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Manoa 18.2 (2006) 21-22

Two Poems
John Mateer


Down at the site of the battle which was more like a slaughter
some Nyoongar blokes showed him the crossing
where, there low over the blackened water,
they'd seen that fireball hovering white as a blind eye,
and he'd asked them if they'd tried to call out to those spirits
and they'd laughed:
No way, mate, we were off like a shot!

The Voice

They murdered my father. Like they murdered
those who stole flour from the windmill across
the Swan River.

                                      I was vengeful. Could say
my face hardened like a black cockatoo's. Inland
and far north my fellows, chained neck-to-neck
like the bones of a snake, were led
by the horseman.

                                          I was ready to murder. Here
and there I appeared. My dog, nipping along
at my ankles, an eye in the back of my head.
I murdered.

                                 You don't know how troubled I was.
That's when they captured me, when
they exiled me to a small barren island with two
guards. We stole their boat.

                                                           I am a patriot.
This isn't my voice.

                                           I returned angry. Don't
know if I was murdering, then I hid up
around Lake Joondalup.

                                                    This language is fake. [End Page 21]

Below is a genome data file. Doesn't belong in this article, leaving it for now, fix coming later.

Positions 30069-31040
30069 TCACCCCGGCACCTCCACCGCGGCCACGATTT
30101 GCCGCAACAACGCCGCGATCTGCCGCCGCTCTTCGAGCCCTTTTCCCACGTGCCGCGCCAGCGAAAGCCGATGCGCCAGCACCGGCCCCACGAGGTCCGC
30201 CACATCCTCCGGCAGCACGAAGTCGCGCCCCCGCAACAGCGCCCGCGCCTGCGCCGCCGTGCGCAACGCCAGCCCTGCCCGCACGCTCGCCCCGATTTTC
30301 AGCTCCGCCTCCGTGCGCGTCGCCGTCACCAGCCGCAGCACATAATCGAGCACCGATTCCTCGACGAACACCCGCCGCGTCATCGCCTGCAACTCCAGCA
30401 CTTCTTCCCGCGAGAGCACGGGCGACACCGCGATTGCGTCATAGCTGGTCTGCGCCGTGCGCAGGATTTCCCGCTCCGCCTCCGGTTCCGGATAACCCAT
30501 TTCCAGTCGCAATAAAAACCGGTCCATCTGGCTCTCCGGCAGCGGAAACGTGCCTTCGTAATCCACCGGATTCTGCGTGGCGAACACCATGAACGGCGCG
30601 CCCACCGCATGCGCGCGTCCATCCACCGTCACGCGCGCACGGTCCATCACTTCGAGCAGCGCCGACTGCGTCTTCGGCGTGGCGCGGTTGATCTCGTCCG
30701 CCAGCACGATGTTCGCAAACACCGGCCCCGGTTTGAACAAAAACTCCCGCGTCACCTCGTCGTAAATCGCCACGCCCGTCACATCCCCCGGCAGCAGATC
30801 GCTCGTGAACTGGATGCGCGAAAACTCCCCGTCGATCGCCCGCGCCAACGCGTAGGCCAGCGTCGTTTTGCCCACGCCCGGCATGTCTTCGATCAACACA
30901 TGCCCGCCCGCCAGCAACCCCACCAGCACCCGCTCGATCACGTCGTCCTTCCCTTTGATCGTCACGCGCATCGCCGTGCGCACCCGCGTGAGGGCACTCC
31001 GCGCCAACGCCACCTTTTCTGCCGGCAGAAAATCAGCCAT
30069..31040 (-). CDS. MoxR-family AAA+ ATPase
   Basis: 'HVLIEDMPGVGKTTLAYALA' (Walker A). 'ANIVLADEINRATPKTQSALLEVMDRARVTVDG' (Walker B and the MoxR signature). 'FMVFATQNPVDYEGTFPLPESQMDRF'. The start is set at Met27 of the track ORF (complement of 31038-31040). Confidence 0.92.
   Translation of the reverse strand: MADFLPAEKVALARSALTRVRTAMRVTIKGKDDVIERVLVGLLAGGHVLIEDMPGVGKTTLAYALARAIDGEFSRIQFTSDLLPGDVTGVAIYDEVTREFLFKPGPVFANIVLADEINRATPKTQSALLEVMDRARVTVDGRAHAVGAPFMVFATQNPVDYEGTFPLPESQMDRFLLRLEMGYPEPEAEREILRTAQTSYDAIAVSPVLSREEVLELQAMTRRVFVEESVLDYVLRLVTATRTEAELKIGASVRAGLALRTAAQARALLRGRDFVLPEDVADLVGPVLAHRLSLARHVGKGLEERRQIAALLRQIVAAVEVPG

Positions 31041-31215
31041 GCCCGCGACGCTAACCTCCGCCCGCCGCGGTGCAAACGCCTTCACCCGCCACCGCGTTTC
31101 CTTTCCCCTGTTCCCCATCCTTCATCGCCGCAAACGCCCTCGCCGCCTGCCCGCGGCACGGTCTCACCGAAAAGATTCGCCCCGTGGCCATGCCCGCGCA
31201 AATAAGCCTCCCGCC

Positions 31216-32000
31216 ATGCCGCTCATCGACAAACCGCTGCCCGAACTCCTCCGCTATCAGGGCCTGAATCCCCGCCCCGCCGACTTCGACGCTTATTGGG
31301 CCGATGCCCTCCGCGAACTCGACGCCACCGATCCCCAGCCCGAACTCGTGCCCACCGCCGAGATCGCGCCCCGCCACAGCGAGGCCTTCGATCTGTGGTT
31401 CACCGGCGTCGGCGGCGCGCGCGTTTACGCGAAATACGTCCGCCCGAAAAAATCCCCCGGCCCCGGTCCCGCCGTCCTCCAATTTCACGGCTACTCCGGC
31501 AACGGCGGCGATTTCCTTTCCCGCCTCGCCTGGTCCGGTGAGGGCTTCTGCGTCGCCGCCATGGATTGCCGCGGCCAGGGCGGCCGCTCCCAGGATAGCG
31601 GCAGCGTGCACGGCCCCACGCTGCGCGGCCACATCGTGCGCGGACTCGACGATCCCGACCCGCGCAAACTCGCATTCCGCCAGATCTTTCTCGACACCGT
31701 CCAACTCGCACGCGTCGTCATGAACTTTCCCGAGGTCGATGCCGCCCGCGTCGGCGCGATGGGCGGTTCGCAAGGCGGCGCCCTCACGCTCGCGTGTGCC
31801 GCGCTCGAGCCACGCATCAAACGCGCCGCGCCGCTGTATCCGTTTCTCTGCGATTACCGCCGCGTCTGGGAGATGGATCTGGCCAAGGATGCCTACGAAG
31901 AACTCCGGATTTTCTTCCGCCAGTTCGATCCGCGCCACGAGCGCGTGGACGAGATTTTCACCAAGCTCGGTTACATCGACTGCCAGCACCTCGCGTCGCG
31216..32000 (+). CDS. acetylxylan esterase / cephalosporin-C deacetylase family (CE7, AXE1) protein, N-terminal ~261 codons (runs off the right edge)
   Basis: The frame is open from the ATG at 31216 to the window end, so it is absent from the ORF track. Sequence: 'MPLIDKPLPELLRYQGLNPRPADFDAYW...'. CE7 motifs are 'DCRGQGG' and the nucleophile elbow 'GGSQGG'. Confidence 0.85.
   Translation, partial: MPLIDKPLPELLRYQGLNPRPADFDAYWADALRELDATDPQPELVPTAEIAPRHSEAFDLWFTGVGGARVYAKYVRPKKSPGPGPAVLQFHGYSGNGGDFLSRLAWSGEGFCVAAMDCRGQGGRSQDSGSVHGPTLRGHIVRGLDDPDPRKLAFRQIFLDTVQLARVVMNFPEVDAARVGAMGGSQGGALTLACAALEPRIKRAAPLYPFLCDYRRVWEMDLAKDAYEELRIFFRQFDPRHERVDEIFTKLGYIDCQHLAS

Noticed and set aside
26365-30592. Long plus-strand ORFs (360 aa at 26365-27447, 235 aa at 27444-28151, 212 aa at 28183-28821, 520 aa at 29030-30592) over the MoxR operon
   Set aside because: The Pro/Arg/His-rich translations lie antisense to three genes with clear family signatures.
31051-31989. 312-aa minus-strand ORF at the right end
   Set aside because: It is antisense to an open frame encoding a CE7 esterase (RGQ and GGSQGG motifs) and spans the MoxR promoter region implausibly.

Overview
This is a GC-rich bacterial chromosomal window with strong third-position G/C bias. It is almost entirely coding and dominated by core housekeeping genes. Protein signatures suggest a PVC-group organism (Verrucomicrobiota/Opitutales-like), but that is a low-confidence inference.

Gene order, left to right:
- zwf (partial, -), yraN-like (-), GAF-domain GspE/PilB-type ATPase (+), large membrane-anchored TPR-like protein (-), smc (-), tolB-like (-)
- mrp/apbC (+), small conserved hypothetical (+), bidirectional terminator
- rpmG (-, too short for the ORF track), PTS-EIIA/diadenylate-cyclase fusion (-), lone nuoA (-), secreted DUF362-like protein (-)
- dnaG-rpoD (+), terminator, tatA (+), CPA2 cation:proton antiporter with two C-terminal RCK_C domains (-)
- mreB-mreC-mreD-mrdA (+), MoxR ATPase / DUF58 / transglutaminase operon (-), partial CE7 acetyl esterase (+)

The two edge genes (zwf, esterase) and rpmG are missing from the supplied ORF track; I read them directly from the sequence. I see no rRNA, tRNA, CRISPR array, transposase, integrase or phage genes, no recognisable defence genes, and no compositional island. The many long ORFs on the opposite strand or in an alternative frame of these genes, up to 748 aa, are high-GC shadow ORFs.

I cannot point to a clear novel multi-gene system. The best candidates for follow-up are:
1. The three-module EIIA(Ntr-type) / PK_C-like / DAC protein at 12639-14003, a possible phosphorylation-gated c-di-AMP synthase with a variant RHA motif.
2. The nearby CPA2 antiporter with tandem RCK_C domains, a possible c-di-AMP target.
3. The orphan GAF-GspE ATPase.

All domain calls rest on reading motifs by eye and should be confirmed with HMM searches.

Maybe the two teenagers who raised
their shotgun, blew a sudden wet hole in me,
are like today's.

                                     And when the farmer had wriggled
his knife through my throat's flesh and wedged
and levered the blade against vertebrae,
his hands absolutely black with blood, he
was desiring my decorated skin.

                                                                  He cured me like meat
inside a hollow smoking-tree.

                                                     They sold me
to exhibitions of freaks, art, and science. They
wrote poems in my voice when they were silence.
Then, when they were dying,
they returned to country places like York, not seeing
those women whose husbands' severed heads
were hung around necks. To them the vistas
fenced-in were ruined wheatfields,
wasteland only.

                                        Whenever a spirit returns to the Whites
I am distance. I am incomprehensible.

                                                                               Throw flour
over a black fellow: it fails.

                                                    Think of me as the Reconciliation.
My people aren't that failure, laughing and hugging
the New South Wales soldier in the early Perth street.
Believing him to be me and you to be you.

John Mateer was born in South Africa, lived in Perth for many years, and is now living in Europe. In 2001 he won the Victorian Premier's Literary Award for Poetry and in 2002 an Asialink Literature Residency in Japan; he is also a recipient of the Centenary Medal for his contribution to Australian literature and society. His publications of poetry and prose, all from Fremantle Arts Centre Press, include Burning Swans (1994), Anachronism (1997), Barefoot Speech (2002), Loanwords (2002), Semar's Cave (2004), and The Ancient Capital of Images (2005).